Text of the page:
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Hutting Made Easy?

It’s a simple concept: a little hut in the woods; a place to spend some time outdoors; reconnect with the real world. There are hytte all over Scandinavia and northern Europe, so why not here?
It’s a simple building: made from local timber; maybe self-built; easily removed at the end of its life.
And it’s one simple step to create the policy framework: add a concise definition of a hut to Scottish Planning Policy and watch the verbose hutting movement take physical form.
Off we go then. We recently submitted a planning application for a pilot project by Reforesting Scotland, the group that’s done more than anyone to promote hutting in Scotland, through its 1000 Huts Campaign. Working with Forestry Commission Scotland on a site at Carnock Wood by Saline in Fife, Reforesting Scotland plans 13 huts, one of which is intended for educational use.
We’ve tried to keep it simple. We helped Reforesting Scotland set out information for this kind of development in their guidance for “New Hutting Developments”, published in 2016. We’ve now sought to create a template through this planning application to make it easier for others to follow. The application documents can be viewed here.
A quick look at the application file online and you’ll realise that simplicity only goes so far. The planning system hasn’t handled many hutting applications in recent years, as there are so few huts in Scotland and barely any have been built in recent times. Planning authorities need to be confident that they aren’t opening the door to inappropriate development. They want to know what the huts will look like. They want to know about any potential impacts on ancient woodland, habitat and protected species, road safety and landscape setting, flooding and core paths. They want to know how people will travel to the huts, how they will use them, how the site will be managed.
Sometime soon, a simpler planning application process may be possible. Once a body of hutting evidence has emerged, we can all campaign for a lighter-touch approach to the planning process, for this lighter-touch form of development. If Simplified Planning Zones are acceptable for housing and employment, then why not huts?
For now, this seems like a big step forward. There’s more work to be done but the planning  application takes us closer to making huts available for people who want them. And we know lots of people want them….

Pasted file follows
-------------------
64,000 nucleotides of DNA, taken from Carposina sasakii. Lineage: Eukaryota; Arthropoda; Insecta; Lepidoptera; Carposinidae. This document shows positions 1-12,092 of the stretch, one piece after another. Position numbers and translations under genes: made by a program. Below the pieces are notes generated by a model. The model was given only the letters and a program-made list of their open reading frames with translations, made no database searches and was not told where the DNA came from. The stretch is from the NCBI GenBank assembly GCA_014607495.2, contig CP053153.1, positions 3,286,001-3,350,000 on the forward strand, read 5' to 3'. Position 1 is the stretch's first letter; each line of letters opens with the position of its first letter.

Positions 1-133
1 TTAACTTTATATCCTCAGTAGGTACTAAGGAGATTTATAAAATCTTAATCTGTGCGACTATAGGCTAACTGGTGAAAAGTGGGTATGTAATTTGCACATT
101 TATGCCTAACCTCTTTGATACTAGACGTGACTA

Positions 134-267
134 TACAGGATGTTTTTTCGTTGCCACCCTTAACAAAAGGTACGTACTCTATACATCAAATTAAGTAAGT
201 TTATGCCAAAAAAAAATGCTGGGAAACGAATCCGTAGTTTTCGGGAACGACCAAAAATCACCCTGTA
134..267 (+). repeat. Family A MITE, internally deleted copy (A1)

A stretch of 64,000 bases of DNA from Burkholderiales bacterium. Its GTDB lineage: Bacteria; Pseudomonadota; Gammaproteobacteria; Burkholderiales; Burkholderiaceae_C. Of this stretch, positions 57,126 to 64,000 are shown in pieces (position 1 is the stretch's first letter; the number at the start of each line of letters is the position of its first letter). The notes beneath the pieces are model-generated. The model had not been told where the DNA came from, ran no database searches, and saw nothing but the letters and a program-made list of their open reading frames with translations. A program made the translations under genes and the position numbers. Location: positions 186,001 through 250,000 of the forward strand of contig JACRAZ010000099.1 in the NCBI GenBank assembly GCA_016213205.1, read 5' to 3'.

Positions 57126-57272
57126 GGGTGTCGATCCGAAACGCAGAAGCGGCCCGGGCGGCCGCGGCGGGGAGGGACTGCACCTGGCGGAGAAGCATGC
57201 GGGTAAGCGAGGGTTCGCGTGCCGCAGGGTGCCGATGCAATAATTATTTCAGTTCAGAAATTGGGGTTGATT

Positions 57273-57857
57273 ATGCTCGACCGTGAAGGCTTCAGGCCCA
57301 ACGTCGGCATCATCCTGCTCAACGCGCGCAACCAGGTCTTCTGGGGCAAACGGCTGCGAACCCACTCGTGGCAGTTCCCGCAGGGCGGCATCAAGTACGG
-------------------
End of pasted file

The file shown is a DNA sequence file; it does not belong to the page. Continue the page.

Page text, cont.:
Land Reform In One Easy SLUP

DSCF2680We’re working with Falkland Estate in Fife – home of the Centre for Stewardship – on estate visioning and master planning. Today we helped host a visit from the Scottish Government’s Rural Affairs, Climate Change and Environment committee (RACCE). The visit was part of the committee’s land reform fact-finding tour, which is working its way around the country. In a brief presentation, we explained the importance of long term spatial planning and visioning for estates and large land holdings or sites.

At Falkland, we’re effectively merging the PAN 83 urban master planning model we’ve applied for private estates at Bowmore, Inveraray and Forres recently, with the feasibility model for community land ownership studies at Culbokie, Lochmaddy and Great Bernera (working with Dr Calum MacLeod’s team).

The aim is to facilitate sustainable land management. The model works for both private and community land ownership. It’s as good an indication as any that the landowner is committed to  sustainable use of the land.

These days, there’s a statutory requirement for major planning applications to be accompanied by a Design Statement (see PAN 68). Quality of place is a high priority for the Scottish Government, with cross-party support. The requirement for a Design Statement reflects this. It’s still disappointing that many Design Statements are accepted by planning authorities despite being half-hearted box-ticking exercises, but that’s another blog….

Like quality of place, the Scottish Government has made land reform a priority. Again, there’s broad cross-party support (with the exception of the Conservatives, who take a more cautious position). One aspect of the current Land Reform (Scotland) Bill 2015, is the contentious matter of sustainable land use and the potential for communities to be granted rights to purchase land which is not being used sustainably.

At this stage, it’s unclear what that means. What mechanisms might the Scottish Government apply to define sustainable land use? How might land owners illustrate a commitment to sustainable use? If a Design Statement proves a commitment to quality place making, could an estate master plan or vision do the same for sustainable land use?

We think so.

A document similar to PAN 68 could set out advice on preparing a Sustainable Land Use Plan (SLUP!) and encourage land owners to follow best practice and prepare their own. The forthcoming Land Reform (Scotland) Act could explain the scenarios where the proposed Scottish Land Commission might request a SLUP as evidence of effective land management.

There’s an obvious resource issue in rolling out this kind of study but our experience suggests that it proves cost effective by unearthing investment opportunities, financial efficiencies and greatly enhanced relationships with stakeholders and communities. That applies to land in private or community ownership.

Land reform may be a polarising issue, but most people seem to agree that sustainable land use is a valid ambition. A tool like SLUP can add value across the spectrum. Why wouldn’t we use it?